Spain plans $528m in environmental taxes MADRID:
Spain wants to raise 500 million euros ($528 million) from new environmental taxes as part of a package of fiscal measures to meet the European Union’s budget deficit goals. The new environmental taxes are part of the revised budgetary plan Spain has submitted to the European Commission. The plan says the new taxes will target a reduction in greenhouse gases.
Spain’s plan also includes previously announced tax hikes on tobacco, alcoholic beverages and a new tax on soft drinks that together it says will raise another 350 million euros ($369 million). The plan also includes measures to crack down on tax fraud, streamline government administrations and eliminate some tax breaks for businesses. Spain says its revised budgetary plan should generate 7.5 billion euros ($7.9 billion) as tries to reduce its deficit from an expected 4.6 percent of GDP this year to an EU-agreed 3.1 percent in 2017 to avoid sanctions.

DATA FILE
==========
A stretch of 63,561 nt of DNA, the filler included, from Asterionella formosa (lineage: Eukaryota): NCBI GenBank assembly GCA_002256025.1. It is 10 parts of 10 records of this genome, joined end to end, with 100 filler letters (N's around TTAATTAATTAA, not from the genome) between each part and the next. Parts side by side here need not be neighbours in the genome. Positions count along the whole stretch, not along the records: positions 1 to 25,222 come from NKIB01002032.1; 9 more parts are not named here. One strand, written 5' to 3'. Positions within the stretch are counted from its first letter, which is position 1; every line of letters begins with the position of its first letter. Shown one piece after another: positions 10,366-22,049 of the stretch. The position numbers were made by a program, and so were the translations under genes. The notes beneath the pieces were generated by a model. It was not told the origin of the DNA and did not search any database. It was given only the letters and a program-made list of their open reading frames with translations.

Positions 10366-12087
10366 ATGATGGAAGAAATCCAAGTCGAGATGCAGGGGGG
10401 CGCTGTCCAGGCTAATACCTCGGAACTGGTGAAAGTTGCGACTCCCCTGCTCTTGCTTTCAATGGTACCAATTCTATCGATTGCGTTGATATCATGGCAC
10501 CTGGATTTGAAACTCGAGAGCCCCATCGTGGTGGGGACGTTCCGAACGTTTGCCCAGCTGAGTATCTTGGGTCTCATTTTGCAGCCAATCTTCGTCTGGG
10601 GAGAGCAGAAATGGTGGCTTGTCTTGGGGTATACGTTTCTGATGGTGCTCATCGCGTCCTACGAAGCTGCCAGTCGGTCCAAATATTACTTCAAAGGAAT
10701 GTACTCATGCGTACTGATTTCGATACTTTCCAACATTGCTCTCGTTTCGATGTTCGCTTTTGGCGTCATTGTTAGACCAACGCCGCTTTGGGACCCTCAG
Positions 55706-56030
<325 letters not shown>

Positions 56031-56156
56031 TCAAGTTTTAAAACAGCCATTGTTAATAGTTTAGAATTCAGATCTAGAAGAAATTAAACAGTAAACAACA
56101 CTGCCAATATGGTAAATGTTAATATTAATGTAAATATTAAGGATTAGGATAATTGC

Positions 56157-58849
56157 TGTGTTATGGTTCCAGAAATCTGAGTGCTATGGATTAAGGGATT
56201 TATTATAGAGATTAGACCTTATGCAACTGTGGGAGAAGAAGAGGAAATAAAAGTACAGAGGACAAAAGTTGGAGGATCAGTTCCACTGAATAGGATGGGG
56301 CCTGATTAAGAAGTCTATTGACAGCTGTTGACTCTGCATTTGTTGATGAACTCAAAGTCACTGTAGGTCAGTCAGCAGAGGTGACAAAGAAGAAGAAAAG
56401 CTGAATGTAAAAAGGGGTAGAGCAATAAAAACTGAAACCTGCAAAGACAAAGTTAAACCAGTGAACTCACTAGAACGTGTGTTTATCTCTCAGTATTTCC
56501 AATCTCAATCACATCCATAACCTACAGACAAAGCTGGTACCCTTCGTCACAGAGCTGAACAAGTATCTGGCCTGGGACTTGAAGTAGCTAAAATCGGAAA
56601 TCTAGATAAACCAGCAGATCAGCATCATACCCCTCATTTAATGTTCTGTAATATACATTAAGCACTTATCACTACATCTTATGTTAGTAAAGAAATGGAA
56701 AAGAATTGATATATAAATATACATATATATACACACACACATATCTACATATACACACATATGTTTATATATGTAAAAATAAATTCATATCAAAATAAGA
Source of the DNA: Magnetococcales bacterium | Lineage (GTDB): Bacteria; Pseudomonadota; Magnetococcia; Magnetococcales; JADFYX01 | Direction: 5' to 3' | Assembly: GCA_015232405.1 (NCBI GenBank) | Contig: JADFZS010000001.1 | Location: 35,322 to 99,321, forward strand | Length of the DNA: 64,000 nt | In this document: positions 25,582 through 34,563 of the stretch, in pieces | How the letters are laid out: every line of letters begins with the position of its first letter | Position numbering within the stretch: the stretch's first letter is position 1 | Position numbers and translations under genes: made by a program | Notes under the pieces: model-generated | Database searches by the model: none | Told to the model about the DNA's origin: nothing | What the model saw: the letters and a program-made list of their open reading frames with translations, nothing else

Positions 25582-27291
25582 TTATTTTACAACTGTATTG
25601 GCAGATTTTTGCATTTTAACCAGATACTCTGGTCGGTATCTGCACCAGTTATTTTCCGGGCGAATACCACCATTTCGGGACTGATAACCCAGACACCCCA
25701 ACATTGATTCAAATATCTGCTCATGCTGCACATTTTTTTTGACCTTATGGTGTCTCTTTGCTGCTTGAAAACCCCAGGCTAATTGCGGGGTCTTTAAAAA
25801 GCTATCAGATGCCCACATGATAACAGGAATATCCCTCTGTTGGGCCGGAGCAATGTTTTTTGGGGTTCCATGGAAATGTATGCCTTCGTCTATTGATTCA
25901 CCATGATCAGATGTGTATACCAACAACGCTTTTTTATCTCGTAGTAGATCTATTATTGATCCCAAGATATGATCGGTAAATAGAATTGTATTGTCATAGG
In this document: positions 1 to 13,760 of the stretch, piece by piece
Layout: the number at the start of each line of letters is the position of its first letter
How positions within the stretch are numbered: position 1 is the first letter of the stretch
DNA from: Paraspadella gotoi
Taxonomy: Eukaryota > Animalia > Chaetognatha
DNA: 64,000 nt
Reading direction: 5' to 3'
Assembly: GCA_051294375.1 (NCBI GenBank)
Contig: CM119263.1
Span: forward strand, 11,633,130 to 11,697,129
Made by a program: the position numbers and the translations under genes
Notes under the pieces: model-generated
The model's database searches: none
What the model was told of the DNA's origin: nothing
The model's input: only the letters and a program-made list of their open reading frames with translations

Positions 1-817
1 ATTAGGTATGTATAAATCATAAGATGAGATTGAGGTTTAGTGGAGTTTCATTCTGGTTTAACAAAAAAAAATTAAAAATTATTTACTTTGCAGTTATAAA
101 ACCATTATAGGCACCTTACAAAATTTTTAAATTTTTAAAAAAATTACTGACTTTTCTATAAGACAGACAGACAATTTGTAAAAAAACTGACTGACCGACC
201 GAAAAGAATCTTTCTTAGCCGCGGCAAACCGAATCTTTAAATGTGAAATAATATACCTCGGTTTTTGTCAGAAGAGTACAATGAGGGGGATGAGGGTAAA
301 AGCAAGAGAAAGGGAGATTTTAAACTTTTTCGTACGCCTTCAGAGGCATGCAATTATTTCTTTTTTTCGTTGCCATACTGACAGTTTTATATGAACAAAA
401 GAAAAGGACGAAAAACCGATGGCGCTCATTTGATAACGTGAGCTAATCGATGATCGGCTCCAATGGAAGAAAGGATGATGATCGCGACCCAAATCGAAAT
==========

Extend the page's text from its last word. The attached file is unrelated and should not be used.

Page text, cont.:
Even with the increased revenue, Spain says to meet Brussels’ target it is also counting on continued “strong economic growth.” Spain’s deficit soared to 11.2 percent in 2009 during its economic crisis. Its economy, which grew 3.3 percent through the first three quarters of 2016, is now one of the fastest growing in the 28-nation European Union. Spain’s tourism sector was especially strong this year, after deadly attacks in Turkey and elsewhere.
The budget will have to pass a vote in the Spanish parliament, where Spain’s conservative government, headed by Prime Minister Mariano Rajoy, rules in a minority.